Impact of Milk Pasteurization on Public Health
By: Dr. Russell Currier
After chlorination of water, milk pasteurization has probably had the greatest impact on the public’s health especially for infants and children. One of the common waterborne diseases was typhoid fever and a number of pre-pasteurization era disease milk-borne outbreaks also included typhoid fever. This occurred even after pasteurization technology was available to dairies. Two other common human contaminants of milk were streptococcal infections and diphtheria both facilitated by hand milking. Dairies were reluctant even opposed to install pasteurization for market milk based on costs; most physicians influenced by then common rickets and scurvy, opposed pasteurization as perceived to reduce its nutrient content.
Russell Currier, retired Iowa State Public Health Veterinarian and John Widness, retired University of Iowa Neonatalogist, have studied this history and published a review paper, entitled A Brief History of Milk Hygiene and Its Impact on Infant Mortality from 1875 to 1925 and Implication for Today: A Review, in the Journal of Food Protection, Vol 81, No 10, 2018, Pages 1713-1722. This review includes detail on human as well as bovine diseases transmitted through milk. It concludes with an epilogue section detailing the importance of breast feeding infants as well as current pathogens associated with unpasteurized milk e.g. E. coli O157, campylobacter, and salmonella.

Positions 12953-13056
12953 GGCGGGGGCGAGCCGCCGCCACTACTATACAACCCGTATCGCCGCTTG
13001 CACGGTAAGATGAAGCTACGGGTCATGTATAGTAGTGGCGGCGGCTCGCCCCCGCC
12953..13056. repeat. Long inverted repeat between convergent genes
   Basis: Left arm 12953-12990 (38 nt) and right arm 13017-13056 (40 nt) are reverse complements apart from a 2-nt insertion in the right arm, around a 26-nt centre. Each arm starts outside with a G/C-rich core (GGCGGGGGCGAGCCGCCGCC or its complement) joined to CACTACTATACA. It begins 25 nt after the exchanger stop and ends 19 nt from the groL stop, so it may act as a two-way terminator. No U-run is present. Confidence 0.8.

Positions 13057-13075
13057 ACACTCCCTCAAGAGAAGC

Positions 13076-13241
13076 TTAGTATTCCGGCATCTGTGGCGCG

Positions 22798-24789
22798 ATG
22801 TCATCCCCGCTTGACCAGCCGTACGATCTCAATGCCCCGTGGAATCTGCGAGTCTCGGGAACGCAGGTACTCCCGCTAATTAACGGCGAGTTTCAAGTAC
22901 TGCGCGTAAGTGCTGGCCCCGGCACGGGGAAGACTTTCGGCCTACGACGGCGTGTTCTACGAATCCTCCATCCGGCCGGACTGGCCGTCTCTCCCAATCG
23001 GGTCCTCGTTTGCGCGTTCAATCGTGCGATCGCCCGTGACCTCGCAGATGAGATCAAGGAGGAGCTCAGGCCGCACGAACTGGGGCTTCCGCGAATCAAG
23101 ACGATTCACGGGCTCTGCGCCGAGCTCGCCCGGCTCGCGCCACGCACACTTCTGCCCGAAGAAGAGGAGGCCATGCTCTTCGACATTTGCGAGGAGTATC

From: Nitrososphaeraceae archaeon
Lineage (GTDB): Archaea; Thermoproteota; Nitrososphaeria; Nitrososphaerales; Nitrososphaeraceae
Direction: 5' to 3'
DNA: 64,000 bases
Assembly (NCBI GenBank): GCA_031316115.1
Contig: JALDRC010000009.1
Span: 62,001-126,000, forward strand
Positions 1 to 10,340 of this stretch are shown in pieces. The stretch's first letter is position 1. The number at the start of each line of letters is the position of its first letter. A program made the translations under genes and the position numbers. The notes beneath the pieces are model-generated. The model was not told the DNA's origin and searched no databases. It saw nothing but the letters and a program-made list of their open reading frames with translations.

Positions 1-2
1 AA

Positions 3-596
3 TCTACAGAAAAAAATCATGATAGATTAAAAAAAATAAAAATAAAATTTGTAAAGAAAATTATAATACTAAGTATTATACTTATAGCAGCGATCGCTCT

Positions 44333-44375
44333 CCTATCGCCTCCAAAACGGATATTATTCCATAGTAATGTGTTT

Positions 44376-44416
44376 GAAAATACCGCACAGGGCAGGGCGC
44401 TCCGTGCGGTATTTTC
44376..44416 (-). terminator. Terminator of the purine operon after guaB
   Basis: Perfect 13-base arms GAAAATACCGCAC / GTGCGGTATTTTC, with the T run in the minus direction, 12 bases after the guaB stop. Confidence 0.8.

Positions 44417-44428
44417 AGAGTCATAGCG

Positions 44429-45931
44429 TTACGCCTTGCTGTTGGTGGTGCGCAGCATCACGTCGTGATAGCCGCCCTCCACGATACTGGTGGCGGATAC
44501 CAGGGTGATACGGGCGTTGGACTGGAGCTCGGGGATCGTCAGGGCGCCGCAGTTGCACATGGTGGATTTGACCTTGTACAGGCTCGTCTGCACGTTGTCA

For a PDF reprint of this paper please contact Dr. Currier at firstname.lastname@example.org.